NEW YORK (WOMENSENEWS)–This Christmas, Maria Lucia marks the 20th year of celebrating the holidays far from many members of her family.
The street vendor in East Harlem has lived in the United States since 1990 but does not have the proper papers to visit Mexico, where much of her extended family lives.
She lives here, with her two children, in an enclave of Manhattan where most of her fellow vendors also are women.
Lucia tends her cart on a stretch of Spanish Harlem along with a dozen or so other women who also sell homemade Mexican breakfast and lunch.
Spooning a chunk of rice into a tortilla, Lucia, a petite woman who wears two layered black fleece jackets to battle the chilly air, adds a scoop of seasoned chorizo before carefully folding the bulky gordita into foil.
Since the arrival of cold weather, Lucia has been serving familiar Mexican comfort food for the winter: arroz con leche, or warm rice with milk, and hot tamales.
For Lucia, vending is a better job than the factory where she spent 10 years making clothes. It’s also less demanding than the time she spent in Mexico cultivating flowers.
"It’s much easier," she says in Spanish.
"Vendedoras," or female street vendors, are the vending majority here, so much so that in 2003 they started a group to support each other called Esperanza del Barrio, or Hope of the Neighborhood.
The group helps vendors, many whom do not have proper paperwork, pay taxes in the United States, avoid fines and handle questions by the police.
Vending often attracts undocumented immigrants because it’s one of the few jobs not requiring a Social Security card.
Like many advocacy groups, Esperanza also works to help its members understand immigration law, boiling down complexities and explaining how individuals can remain in the United States, often with families they’ve raised here.
A Group Formed by Women
A few other groups help street vendors, but Esperanza is unique because of its formation by women, most of them Latina immigrants. Today, about 60 percent of the 125 vendors registered with Esperanza are women.
"I think it’s just seen as a woman’s thing to do," said Peter De Vries, director of Esperanza. "The guys go to construction, and the girls go into street vending."
De Vries says a vendor’s income can vary widely. Women such as Lucia, who help with a cart they don’t own, can make $50 a day, "perhaps more, perhaps less." He added that factors like the weather, the police and fines can also make a difference in take-home pay.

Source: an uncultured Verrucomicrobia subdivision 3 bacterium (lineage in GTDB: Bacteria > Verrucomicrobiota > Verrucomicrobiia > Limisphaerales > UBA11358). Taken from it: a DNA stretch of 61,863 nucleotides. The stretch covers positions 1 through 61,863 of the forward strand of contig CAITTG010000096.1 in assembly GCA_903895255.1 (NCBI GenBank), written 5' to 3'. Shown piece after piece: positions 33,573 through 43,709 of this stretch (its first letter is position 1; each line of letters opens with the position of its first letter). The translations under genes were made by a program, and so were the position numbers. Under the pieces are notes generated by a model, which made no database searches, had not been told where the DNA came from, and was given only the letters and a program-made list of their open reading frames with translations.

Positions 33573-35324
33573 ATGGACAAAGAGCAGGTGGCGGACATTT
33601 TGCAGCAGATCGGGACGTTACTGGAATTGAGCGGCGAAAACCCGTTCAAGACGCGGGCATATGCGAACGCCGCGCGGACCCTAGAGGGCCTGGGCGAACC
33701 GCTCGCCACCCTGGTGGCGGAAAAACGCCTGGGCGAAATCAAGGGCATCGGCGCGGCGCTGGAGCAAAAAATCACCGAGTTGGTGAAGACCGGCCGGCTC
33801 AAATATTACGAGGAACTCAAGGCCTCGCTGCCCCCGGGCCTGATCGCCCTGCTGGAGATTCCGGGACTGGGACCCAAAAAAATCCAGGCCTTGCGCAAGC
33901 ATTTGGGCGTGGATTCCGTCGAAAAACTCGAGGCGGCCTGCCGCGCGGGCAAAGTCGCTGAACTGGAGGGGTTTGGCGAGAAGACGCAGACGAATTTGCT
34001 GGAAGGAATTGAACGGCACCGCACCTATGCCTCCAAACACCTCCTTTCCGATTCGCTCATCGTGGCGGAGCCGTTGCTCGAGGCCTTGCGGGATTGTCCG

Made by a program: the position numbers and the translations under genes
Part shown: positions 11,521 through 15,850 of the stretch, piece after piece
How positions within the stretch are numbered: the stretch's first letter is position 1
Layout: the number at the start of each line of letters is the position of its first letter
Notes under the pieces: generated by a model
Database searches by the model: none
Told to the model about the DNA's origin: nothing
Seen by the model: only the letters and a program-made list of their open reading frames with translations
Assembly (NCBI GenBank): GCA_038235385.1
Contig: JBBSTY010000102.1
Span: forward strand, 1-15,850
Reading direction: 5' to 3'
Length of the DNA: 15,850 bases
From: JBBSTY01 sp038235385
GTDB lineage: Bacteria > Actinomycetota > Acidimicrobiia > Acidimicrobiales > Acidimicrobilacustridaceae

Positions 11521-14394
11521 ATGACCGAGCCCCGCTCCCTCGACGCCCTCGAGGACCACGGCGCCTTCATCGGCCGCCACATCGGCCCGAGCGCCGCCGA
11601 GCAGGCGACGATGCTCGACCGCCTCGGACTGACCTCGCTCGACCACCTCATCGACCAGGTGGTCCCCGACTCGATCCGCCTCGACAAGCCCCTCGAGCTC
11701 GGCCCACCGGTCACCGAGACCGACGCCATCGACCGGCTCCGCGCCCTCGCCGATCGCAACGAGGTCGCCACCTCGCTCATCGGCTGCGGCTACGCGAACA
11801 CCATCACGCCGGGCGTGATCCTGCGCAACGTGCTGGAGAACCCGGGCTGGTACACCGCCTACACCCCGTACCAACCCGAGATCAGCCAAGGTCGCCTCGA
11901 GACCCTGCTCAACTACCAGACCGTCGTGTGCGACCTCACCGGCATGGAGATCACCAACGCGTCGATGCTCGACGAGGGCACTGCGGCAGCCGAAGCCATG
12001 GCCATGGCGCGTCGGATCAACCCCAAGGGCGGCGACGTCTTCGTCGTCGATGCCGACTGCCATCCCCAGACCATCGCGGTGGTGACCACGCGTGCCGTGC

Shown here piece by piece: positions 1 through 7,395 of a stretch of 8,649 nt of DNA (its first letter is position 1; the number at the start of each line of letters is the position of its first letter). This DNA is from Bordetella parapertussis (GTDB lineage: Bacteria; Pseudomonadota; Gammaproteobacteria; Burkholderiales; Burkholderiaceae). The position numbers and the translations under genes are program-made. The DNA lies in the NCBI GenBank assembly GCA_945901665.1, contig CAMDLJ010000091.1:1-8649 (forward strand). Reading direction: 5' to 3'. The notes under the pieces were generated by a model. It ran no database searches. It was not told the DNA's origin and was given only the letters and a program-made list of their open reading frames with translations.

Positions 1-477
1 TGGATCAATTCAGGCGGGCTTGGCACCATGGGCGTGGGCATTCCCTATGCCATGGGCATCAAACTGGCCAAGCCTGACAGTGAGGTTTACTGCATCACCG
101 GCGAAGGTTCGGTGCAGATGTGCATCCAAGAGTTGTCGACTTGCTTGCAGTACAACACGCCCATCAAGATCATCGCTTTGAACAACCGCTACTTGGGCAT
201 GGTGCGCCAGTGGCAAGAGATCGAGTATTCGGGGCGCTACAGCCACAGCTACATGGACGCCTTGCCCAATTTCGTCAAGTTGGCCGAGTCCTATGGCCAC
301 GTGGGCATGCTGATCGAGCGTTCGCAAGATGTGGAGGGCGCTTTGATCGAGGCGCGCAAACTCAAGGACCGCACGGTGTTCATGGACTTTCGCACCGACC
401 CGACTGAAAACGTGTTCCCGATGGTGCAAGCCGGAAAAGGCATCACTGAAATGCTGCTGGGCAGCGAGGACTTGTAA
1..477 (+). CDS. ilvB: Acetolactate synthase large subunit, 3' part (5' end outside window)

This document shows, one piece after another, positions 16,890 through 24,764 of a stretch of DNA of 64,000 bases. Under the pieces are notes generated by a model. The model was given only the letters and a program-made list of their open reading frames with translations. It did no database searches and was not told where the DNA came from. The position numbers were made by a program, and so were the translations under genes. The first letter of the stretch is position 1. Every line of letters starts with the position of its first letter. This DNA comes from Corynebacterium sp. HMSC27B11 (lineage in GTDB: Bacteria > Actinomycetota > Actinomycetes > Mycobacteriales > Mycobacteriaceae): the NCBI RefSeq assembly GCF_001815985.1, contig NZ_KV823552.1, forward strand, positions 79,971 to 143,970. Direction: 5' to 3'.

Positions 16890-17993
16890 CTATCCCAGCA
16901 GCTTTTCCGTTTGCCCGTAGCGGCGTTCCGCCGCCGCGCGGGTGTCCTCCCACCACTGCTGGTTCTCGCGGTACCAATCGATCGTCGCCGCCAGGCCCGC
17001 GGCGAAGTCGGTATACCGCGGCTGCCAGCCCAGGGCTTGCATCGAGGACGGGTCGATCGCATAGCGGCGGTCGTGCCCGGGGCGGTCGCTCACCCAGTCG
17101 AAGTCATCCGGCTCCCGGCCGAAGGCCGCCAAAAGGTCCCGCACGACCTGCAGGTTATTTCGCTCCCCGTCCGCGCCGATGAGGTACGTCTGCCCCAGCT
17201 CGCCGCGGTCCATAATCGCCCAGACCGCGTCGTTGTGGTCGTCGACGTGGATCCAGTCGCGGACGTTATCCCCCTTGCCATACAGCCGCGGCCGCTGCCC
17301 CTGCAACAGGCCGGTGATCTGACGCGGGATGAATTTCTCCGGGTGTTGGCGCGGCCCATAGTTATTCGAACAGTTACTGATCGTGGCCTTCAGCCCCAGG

Immigrant workers have suffered diminished rights under U.S. employment and labor laws, according to a November report produced by the Los Angeles-based National Immigration Law Center. The report indicated that immigrants, 16 percent of the non-farm work force, are often employed in dangerous sectors such as construction, meatpacking and poultry industries.
In the hopes that comprehensive immigration reform will be debated within Congress in 2010, the National Immigration Law Center says legalizing undocumented workers would improve key working conditions.
It also says immigration status should not be shared with federal investigators and workers should not be discriminated against because of their immigration status.
Female vendors formed Esperanza after a number of women encountered problems with authorities. Some were being overwhelmed with fines for operating without a license and losing food to the trash if they couldn’t produce proper paperwork.
Maria Yascaribay, who sets up her meat cart about 20 feet away from Lucia, remembers those days well. When she started vending here 12 years ago, the problems with the police were persistent, she says.
Fewer Police Hassles
After the vendedoras created Esperanza, she says in Spanish, "The police don’t bother us much."
De Vries, a former Phoenix public defender born in Guatemala, says that since he’s taken over as Esperanza’s director this year, complaints about the police have ebbed. He leans back in his chair in the tiny office near 117th street. It’s cluttered with event fliers and filing cabinets that contain manila folders for each vendor.